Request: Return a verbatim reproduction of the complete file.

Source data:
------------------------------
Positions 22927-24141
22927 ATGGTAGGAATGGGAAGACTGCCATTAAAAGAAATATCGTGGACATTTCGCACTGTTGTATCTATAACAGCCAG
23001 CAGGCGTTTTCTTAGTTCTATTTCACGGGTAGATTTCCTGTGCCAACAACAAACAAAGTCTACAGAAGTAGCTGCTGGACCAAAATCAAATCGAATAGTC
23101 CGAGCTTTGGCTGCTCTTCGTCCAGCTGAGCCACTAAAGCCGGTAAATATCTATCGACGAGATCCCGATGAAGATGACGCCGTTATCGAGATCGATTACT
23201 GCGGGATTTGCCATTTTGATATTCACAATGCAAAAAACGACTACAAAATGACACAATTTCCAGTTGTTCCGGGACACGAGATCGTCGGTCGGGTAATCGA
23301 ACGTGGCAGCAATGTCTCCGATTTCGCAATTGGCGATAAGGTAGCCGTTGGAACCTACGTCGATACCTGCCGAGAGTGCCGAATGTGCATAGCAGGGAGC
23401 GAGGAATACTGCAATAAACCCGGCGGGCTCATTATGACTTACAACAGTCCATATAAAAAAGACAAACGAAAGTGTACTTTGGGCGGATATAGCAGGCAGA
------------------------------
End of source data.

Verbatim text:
Positions 22927-24141
22927 ATGGTAGGAATGGGAAGACTGCCATTAAAAGAAATATCGTGGACATTTCGCACTGTTGTATCTATAACAGCCAG
23001 CAGGCGTTTTCTTAGTTCTATTTCACGGGTAGATTTCCTGTGCCAACAACAAACAAAGTCTACAGAAGTAGCTGCTGGACCAAAATCAAATCGAATAGTC
23101 CGAGCTTTGGCTGCTCTTCGTCCAGCTGAGCCACTAAAGCCGGTAAATATCTATCGACGAGATCCCGATGAAGATGACGCCGTTATCGAGATCGATTACT
23201 GCGGGATTTGCCATTTTGATATTCACAATGCAAAAAACGACTACAAAATGACACAATTTCCAGTTGTTCCGGGACACGAGATCGTCGGTCGGGTAATCGA
23301 ACGTGGCAGCAATGTCTCCGATTTCGCAATTGGCGATAAGGTAGCCGTTGGAACCTACGTCGATACCTGCCGAGAGTGCCGAATGTGCATAGCAGGGAGC
23401 GAGGAATACTGCAATAAACCCGGCGGGCTCATTATGACTTACAACAGTCCATATAAAAAAGACAAACGAAAGTGTACTTTGGGCGGATATAGCAGGCAGA